Land for Rohingyas not yet livable: Report | 2017-09-25 | daily-sun.com

Land for Rohingyas not yet livable: Report

New area lacks communication 5.8m food rations required urgently Population density poses grave risks

25 September, 2017 12:00 AM printer

The land that has been allocated for the new site for providing shelter to Rohingyas is ‘not suitable’ for habitation yet, says a new report on Sunday, reports UNB.


Population movement within Cox’s Bazar remains highly fluid with the increasing concentration on Ukhia where the government has allocated 2,000 acres for a new camp, according to the report.


People have begun arriving at the newly proposed site before the establishment of infrastructures and services.


More importantly, the report claims, there is limited access to the site as there is no road through this site, which is preventing the development of infrastructures, including water and sanitation facilities.


“There’s no road access, and the population density in accessible areas is extremely high which poses multiple risks,” says the report a copy of which obtained by UNB.


An estimated 470,000 people are in need of shelter support that includes people who arrived prior to and after August 25, according to the report.


The newly created spontaneous sites are not yet suitable for mass habitation, with a lack of basic access and infrastructures, particularly water and sanitation facilities, the report adds.


There are massive unmet shelter and site management needs across all the sites, according to the Situation Report: Rohingya Refugee Crisis produced by the Inter Sector Coordination Group (ISCG) in collaboration with humanitarian partners.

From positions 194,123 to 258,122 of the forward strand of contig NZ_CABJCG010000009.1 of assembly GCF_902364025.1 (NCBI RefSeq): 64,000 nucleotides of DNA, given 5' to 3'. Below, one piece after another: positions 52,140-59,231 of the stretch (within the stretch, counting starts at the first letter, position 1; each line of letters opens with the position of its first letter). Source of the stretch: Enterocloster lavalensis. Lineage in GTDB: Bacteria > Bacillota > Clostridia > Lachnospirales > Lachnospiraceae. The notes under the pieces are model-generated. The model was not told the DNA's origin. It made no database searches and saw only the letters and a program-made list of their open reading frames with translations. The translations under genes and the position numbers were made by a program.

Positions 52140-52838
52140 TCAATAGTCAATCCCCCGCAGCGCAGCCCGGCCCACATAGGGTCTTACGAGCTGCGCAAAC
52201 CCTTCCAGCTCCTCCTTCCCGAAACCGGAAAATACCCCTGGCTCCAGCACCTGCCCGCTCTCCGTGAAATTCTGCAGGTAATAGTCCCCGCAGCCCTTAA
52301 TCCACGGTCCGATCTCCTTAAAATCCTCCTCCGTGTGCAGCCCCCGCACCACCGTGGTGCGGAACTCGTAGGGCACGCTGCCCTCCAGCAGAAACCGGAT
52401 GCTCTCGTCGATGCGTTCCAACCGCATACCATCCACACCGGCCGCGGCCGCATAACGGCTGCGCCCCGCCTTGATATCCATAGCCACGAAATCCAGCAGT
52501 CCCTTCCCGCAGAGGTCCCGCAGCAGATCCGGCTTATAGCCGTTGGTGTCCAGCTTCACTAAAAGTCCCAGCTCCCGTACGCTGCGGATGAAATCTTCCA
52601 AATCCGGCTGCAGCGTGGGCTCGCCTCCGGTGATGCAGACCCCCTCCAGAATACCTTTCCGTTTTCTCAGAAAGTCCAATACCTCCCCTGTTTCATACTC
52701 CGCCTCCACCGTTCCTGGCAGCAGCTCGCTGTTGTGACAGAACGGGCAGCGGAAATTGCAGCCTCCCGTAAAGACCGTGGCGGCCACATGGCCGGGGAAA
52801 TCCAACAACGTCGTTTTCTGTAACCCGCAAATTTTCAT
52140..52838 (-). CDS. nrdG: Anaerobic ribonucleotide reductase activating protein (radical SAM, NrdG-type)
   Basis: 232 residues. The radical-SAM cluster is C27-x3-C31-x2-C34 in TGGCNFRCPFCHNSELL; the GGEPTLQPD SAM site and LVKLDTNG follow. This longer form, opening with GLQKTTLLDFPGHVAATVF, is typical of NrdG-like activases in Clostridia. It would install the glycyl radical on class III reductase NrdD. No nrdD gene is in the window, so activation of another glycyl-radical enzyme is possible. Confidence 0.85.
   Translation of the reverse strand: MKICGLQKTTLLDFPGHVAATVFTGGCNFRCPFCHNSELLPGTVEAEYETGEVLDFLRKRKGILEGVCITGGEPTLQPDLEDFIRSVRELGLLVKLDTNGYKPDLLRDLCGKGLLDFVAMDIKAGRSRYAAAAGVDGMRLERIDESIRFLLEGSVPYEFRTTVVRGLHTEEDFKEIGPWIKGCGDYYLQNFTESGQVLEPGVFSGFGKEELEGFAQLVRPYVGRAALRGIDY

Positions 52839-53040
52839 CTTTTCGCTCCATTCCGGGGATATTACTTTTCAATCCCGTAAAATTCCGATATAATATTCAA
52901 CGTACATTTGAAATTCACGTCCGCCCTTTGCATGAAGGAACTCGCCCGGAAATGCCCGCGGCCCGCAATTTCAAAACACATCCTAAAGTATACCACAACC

The report covered the situation from September 16-21, 2017. The next report will be issued on October 1.


Of all the new arrivals, 429,000 are in need of emergency food assistance. Among the new arrivals, an estimated 55,770 pregnant and lactating women, and children under 5, require targeted food assistance.


Some 5.8 million food rations are required to meet people’s emergency food assistance needs.


Since 25 August, food security partners have provided 4.6 million individual food rations and food security partners have reached 358,979 people, or 84 per cent of the population, with some form of food assistance.


Of the new arrivals, 6,219 pregnant and lactating women, and children under five - 11 per cent of the target population - have received a targeted food assistance, says the report.


The vast majority of food assistance provided is rice and fortified biscuits; only 83,639 new arrivals have received a full food ration. Conditions across all the sites have been severely affected by heavy rains.


There is a significant need for camp management staff and agencies to be identified and allocated to all areas of all sites to ensure basic site coordination is in place.


Since 25 August, 30,000 households with 150,000 people have been provided with emergency shelter kits.


Site planning is primarily focused on establishing basic road access to Kutupalong Expansion Site, as well as the upgrade of footpaths within the site. “Footpaths are being upgraded through community mobilisation activities.”


A site development task force has been established.


Top